A new image from NASA's Spitzer Space Telescope shows giant "bubbles" of dust and gas bursting with new star formation many light-years away.
The bubbles are about 10 to 30 light-years across, based on what astronomers know about them and other cosmic bubbles.
However, the space agency noted that figuring out the exact sizes of individual bubbles can be challenging, because their distance from Earth is hard to measure.
"Flows of particles emitted by the stars, called stellar winds, as well as the pressure of the light the stars produce, can push the surrounding material outward, sometimes creating a distinct perimeter," NASA said in a statement accompanying the image.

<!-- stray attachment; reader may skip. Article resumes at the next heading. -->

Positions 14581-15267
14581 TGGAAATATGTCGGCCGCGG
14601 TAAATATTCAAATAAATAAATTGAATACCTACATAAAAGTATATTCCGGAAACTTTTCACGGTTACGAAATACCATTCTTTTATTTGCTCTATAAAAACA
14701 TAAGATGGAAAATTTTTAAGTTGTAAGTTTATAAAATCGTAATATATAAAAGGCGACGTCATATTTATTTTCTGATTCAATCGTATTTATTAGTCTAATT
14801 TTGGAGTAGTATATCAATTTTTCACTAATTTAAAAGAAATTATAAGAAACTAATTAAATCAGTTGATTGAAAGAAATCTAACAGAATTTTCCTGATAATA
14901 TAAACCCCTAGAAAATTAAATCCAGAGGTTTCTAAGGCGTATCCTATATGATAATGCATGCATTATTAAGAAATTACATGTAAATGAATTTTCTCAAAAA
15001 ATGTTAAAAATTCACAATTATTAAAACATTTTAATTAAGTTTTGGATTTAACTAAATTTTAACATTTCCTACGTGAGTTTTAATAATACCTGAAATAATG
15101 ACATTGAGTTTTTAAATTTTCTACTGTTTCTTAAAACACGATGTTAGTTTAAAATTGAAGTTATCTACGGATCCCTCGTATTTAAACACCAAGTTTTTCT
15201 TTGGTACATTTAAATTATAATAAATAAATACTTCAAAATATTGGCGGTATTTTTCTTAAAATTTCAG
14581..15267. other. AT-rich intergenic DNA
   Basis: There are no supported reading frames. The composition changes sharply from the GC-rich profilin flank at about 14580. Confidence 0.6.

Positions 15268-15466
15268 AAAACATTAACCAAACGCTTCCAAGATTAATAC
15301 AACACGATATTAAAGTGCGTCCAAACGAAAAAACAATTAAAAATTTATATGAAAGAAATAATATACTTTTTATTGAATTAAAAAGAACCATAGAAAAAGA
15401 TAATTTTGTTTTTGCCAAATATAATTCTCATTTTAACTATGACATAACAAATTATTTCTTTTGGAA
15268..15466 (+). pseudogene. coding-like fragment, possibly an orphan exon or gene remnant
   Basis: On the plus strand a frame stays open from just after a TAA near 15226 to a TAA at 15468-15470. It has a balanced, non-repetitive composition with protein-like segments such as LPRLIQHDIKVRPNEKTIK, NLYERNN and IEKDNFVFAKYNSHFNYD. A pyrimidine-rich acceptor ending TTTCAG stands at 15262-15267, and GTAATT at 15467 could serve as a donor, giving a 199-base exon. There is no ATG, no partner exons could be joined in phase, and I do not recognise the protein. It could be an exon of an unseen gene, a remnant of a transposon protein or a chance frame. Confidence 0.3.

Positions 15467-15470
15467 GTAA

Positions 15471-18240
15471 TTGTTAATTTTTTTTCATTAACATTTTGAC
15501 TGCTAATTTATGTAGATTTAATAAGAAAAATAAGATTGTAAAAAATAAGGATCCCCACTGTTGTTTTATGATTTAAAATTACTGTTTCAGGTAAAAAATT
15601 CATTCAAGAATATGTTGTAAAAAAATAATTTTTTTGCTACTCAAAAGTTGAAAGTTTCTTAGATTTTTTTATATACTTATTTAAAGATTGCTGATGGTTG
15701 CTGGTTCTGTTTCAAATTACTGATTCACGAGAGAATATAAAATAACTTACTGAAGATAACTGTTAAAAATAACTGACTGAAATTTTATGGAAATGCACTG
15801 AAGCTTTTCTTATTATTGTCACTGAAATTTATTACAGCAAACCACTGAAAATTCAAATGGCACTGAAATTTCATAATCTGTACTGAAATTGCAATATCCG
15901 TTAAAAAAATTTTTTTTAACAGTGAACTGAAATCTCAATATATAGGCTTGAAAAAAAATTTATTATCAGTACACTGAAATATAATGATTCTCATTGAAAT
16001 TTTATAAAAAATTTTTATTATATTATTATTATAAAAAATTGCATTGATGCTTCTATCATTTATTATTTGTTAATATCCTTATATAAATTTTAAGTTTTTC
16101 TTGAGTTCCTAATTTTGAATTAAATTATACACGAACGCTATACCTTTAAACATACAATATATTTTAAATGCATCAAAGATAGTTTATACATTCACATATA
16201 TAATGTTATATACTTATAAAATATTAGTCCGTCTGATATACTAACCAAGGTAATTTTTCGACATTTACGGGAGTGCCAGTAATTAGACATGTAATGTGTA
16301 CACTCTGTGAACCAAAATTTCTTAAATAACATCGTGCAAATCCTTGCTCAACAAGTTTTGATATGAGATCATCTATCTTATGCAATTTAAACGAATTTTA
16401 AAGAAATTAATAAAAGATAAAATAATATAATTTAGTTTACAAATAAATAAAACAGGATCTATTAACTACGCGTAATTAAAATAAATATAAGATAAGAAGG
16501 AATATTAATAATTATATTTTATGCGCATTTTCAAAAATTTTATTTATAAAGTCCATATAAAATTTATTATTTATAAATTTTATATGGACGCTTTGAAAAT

Spitzer sees infrared light, which isn't visible to the human eye. Many of these interstellar nebulas -- which are clouds of gas and dust in space -- are best observed in infrared light because infrared wavelengths can pass through intervening layers of dust in the Milky Way galaxy.
Visible light, however, can be blocked more by dust, according to NASA.
The Jet Propulsion Laboratory, Pasadena, Calif., manages the Spitzer Space Telescope mission for NASA's Science Mission Directorate in Washington.